The Psychology of Perception

This article originally appeared in RLIFE Magazine.

By Bob Conrad

Be careful when you open your eyes. It is likely that what you see you will take for granted. What you see is what looks normal. But what is normal? It depends on what you see. This circular relationship is what is motivating a Nevada scientist to find out how vision affects our perception about the world around us.

Meet Experimental Psychologist Michael Webster. For Webster, how we view the world has more to do with the world itself. Normalcy, in other words, is defined but what it is we are surrounded by. Webster is on a mission to understand how it is we use our eyes to gain information about our visual environment—and what our brains do with that information.

“I thought Berkeley was a dry place,” the University of Nevada, Reno professor says as an example. “(After) I moved to Nevada and go back to Berkeley, Berkeley looks like a jungle to me.” Nevada’s environment—dry, brown much of the year and devoid of the greenery of Berkeley, now appears normal to him.

Continued below.

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The Webster Illusion: It is difficult to recognize faces upside down, whereas recognizing faces right-side up is taken for granted. When presented upside down, the image of Michael Webster above appears mildly distorted but features are easily recognized. When the page is turned upside down, so that Webster’s face is right-side up, he looks grotesque because his eyes and mouth have been rotated. This is an example of how the process of viewing faces is coded differently in the brain than from viewing other, non-human objects. This effect is called the Thatcher Illusion, because the original photo modifications were done on an image of Margaret Thatcher. Photograph and photo manipulation by Bob Conrad.

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Much of Webster’s work centers on the human face and deciding how it is we interpret the myriad of expressions most of us are capable of creating. Perception of people’s faces is part of the psychological process we experience, and that experience has a critical component of adaptation.

“Even things like what people look like…whether you find them attractive and what expression you think they have—whether they are happy or angry—that’s something that you can adapt to,” Webster says.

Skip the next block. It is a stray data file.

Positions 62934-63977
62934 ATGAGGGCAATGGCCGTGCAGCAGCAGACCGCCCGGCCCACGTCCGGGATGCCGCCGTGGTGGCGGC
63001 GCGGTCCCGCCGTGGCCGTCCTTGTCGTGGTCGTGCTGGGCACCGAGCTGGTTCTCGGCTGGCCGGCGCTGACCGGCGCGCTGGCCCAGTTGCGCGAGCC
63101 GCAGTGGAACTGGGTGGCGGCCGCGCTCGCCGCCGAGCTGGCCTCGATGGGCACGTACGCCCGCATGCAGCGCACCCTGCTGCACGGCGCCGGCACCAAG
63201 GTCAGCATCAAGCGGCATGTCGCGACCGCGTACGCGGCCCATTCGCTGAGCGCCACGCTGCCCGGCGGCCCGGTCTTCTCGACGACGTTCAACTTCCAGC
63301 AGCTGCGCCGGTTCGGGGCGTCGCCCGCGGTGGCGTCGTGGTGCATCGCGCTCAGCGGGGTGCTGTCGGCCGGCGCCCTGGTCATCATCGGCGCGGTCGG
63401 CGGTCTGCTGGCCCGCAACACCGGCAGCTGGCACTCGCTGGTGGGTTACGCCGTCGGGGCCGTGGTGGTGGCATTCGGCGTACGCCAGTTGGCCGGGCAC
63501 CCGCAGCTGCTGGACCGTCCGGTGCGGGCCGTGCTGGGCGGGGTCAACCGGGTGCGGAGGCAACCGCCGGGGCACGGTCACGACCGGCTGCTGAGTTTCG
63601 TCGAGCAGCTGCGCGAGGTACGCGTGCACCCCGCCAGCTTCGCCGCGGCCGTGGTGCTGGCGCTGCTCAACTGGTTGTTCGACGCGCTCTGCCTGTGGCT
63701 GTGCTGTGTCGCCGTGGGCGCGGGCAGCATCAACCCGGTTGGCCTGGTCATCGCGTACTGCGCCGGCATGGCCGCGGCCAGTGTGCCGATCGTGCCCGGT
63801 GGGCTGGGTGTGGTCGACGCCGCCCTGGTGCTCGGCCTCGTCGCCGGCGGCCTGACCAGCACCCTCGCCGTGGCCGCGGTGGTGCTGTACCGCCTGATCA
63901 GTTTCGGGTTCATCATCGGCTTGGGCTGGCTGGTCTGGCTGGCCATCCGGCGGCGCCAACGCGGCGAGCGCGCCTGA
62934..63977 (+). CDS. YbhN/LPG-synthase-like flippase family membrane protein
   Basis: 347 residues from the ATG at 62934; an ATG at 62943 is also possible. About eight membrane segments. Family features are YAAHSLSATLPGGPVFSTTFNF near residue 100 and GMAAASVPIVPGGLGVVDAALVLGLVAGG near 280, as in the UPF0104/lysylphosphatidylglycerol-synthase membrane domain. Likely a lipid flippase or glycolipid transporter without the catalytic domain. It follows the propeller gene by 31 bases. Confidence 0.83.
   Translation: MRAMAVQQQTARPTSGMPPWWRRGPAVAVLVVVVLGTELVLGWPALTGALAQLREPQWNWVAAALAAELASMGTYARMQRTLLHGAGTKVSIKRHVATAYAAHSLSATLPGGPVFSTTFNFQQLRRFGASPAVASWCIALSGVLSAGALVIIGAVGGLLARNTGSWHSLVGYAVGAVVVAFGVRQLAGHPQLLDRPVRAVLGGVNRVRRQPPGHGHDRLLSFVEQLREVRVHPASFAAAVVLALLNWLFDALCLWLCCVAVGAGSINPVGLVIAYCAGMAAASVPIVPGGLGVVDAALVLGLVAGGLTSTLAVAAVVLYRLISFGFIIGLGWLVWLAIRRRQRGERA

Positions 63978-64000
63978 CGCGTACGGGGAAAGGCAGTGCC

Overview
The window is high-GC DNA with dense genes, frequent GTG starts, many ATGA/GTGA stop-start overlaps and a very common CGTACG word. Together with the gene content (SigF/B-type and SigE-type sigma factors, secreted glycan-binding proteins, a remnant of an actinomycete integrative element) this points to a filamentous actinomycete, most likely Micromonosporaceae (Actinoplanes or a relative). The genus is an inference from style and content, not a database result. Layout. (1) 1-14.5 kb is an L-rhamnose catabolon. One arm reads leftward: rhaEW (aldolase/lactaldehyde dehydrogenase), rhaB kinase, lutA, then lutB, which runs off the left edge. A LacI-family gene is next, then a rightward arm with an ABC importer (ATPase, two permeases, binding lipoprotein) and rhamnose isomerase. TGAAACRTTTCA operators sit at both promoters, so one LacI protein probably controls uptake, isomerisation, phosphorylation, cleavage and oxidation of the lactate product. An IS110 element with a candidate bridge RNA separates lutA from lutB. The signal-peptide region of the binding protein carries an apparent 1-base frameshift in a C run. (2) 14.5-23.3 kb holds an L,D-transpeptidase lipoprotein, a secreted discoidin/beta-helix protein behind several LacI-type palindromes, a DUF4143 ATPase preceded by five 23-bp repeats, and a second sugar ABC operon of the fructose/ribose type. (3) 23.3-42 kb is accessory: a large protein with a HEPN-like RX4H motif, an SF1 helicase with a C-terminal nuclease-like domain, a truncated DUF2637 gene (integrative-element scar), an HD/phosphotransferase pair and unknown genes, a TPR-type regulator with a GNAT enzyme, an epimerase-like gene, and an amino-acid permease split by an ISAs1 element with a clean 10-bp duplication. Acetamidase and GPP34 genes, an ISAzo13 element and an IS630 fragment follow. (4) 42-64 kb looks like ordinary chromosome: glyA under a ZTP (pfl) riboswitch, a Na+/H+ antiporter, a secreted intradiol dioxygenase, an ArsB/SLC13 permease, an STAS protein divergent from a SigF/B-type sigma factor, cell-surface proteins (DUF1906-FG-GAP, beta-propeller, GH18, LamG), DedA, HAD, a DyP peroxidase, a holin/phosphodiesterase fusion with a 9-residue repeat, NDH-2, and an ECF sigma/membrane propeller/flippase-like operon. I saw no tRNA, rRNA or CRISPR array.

One way Webster studies face perception to take a normal face and distort it. Test subjects stare at the distorted face for awhile. They then look at the normal version of the face. The original face will look distorted and unnatural.

“What looks like a normal or an average face really just depends on what faces you’ve been looking at,” he says. “The basic idea is that the world decides how you see things because your mind is basically fit to the world you’ve been looking at.”

A familiar and sensitive example is how different cultures perceive one another. To one culture, the members of another all look the same. This is known as the “Other-Race Effect.” Webster says it has nothing to do with attitude or prejudice. “It’s really just a visual thing. You’re very good at seeing the things you’re surrounded by all the time and your brain is not so good with seeing new things. It has to do with how your visual system works.”

Once immersed into a new environment, the human brain will adapt to its new surroundings. “There’s a theory that an attractive face is just average,” Webster explains. “If you take a hundred different people and mix their faces together, people will say that average face is more attractive than the individual faces.”

There are two sides to adaptation. One has been used as a tool to study how the brain works. If you can adapt to movement, then that means there are cells in your head that see movement. “By asking how you adapt to different movements, we can measure what the properties or the sensitivities of those cells are,” Webster says. Such research has allowed psychologists to figure how the brain is organized at different stages in vision and hearing.

The flipside is figuring why we have this adaptation. Does it help to see better? “The answer I think is that you could not be born with the right brain—born to see the world correctly,” Webster says. The brain has to be allowed to be molded to the environment that it is in. Such a process gives to people commonality and the ability to communicate—for example, to agree on definitions of things, such as symbols and colors.

This kind of adaptation has to do with making a prediction about what the world is like, and our visual system, Webster says, is usually right. But if our environment is shallow— that is, we are accustomed to one culture or race, we may assume that culture or race is the normal one. If others come along that look different, they will be viewed as outside the realm of normal possibility.

“Even how you literally you see the world depends on what you’ve been looking at,” Webster says. Easily rectified, those in diverse environments, or those who have traveled a lot, are given access to a broader range of what may be consider normal. Those experience diverse environments improve the range of possibilities, Webster says. It’s not just attitudes. It is the visual system that changes.

For examples of how our mind adapts to what we see, aspects of Webster’s research will be used in a display of visual illusions scheduled to open in early 2007 at the University’s Fleischmann Planetarium.


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